Computational models and simulations often involve representations of decision-making processes. Numerous methods exist for representing decision-making at varied resolution levels based on the objectives of the simulation and the desired level of fidelity for validation. Decision making relies on the type of decision and the criteria that is appropriate for making the decision; therefore, decision makers can reach unique decisions that meet their own needs given the same information. Accounting for personalized weighting scales can help to reflect a more realistic state for a modeled system. To this end, this article reviews and summarizes eight multi-criteria decision analysis (MCDA) techniques that serve as options for reaching unique decisions based on personally and individually ranked criteria. These techniques are organized into a taxonomy of ratio assignment and approximate techniques, and the strengths and limitations of each are explored. We compare these techniques potential uses across the Agent-Based Modeling (ABM), System Dynamics (SD), and Discrete Event Simulation (DES) modeling paradigms to inform current researchers, students, and practitioners on the state-of-the-art and to enable new researchers to utilize methods for modeling multi-criteria decisions.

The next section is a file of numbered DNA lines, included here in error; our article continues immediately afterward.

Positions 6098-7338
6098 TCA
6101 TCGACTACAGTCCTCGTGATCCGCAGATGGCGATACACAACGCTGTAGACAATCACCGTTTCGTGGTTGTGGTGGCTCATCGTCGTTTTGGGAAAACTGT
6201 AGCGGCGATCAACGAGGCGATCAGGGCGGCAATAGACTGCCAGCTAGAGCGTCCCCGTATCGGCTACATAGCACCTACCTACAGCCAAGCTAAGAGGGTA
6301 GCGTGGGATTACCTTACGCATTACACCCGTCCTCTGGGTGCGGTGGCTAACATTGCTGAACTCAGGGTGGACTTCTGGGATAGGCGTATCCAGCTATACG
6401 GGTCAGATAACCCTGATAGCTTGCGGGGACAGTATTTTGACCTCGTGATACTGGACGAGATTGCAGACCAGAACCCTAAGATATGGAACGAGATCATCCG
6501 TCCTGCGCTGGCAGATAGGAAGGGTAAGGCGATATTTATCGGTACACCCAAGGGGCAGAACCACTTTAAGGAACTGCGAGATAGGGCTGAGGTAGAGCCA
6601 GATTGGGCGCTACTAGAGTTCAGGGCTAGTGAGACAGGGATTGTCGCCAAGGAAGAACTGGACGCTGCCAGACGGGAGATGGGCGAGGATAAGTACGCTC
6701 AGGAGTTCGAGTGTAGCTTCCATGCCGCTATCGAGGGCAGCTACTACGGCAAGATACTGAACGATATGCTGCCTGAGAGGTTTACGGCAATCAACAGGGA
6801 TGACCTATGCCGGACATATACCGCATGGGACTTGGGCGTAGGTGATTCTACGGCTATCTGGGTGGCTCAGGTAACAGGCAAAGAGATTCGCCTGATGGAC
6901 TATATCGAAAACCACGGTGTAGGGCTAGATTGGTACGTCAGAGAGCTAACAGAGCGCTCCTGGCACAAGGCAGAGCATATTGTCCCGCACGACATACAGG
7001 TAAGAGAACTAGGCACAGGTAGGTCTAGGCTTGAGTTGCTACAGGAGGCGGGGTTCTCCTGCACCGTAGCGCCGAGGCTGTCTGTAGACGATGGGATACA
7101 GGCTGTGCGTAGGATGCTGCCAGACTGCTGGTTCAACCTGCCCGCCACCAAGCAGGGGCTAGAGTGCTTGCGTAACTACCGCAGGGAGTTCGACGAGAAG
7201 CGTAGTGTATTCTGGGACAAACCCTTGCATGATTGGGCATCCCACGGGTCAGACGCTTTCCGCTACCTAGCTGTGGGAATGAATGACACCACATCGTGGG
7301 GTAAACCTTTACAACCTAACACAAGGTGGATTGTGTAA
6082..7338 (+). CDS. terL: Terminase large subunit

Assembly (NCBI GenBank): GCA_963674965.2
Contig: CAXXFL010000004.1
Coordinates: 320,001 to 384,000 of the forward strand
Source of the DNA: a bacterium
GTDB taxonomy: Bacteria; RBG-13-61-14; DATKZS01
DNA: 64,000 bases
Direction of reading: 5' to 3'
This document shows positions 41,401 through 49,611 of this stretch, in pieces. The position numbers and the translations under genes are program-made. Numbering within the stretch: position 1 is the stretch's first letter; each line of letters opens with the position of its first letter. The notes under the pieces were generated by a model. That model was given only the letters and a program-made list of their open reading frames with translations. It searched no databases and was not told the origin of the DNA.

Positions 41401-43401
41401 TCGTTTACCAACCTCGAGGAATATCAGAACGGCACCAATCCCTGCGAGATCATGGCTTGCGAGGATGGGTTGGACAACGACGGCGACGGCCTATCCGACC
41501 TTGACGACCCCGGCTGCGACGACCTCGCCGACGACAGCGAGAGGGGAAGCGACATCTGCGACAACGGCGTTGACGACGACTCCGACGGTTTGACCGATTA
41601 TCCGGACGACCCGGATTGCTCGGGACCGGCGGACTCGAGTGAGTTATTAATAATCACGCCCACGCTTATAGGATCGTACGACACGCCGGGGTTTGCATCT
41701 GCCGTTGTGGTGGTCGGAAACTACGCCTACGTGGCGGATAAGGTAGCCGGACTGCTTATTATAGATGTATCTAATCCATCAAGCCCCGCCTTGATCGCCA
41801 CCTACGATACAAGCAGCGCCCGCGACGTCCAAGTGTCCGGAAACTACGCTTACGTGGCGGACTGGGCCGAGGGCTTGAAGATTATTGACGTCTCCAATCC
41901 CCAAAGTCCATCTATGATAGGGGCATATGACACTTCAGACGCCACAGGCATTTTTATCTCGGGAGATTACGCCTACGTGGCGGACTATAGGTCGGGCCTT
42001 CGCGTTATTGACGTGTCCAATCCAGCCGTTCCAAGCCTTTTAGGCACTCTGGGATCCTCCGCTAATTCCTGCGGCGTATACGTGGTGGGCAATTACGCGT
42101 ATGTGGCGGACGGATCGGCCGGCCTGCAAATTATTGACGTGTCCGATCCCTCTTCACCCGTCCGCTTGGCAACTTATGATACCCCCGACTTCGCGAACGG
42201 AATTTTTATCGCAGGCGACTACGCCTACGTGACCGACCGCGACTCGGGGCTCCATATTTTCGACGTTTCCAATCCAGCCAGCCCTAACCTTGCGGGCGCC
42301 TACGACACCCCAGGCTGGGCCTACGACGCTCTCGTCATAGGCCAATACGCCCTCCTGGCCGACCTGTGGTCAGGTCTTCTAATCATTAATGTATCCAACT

Original Publication Citation
Ezell, B., Lynch, C. J., & Hester, P. T. (2021). Methods for weighting decisions to assist modelers and decision analysts: A review of ratio assignment and approximate techniques. Applied Sciences, 11(21), 1-29, Article 10397. https://doi.org/10.3390/app112110397
0000-0003-4274-908X (Ezell), 0000-0002-4830-7488 (Lynch)
Ezell, Barry; Lynch, Christopher J.; and Hester, Patrick T., "Methods for Weighting Decisions to Assist Modelers and Decision Analysts: A Review of Ratio Assignment and Approximate Techniques" (2021). VMASC Publications. 63.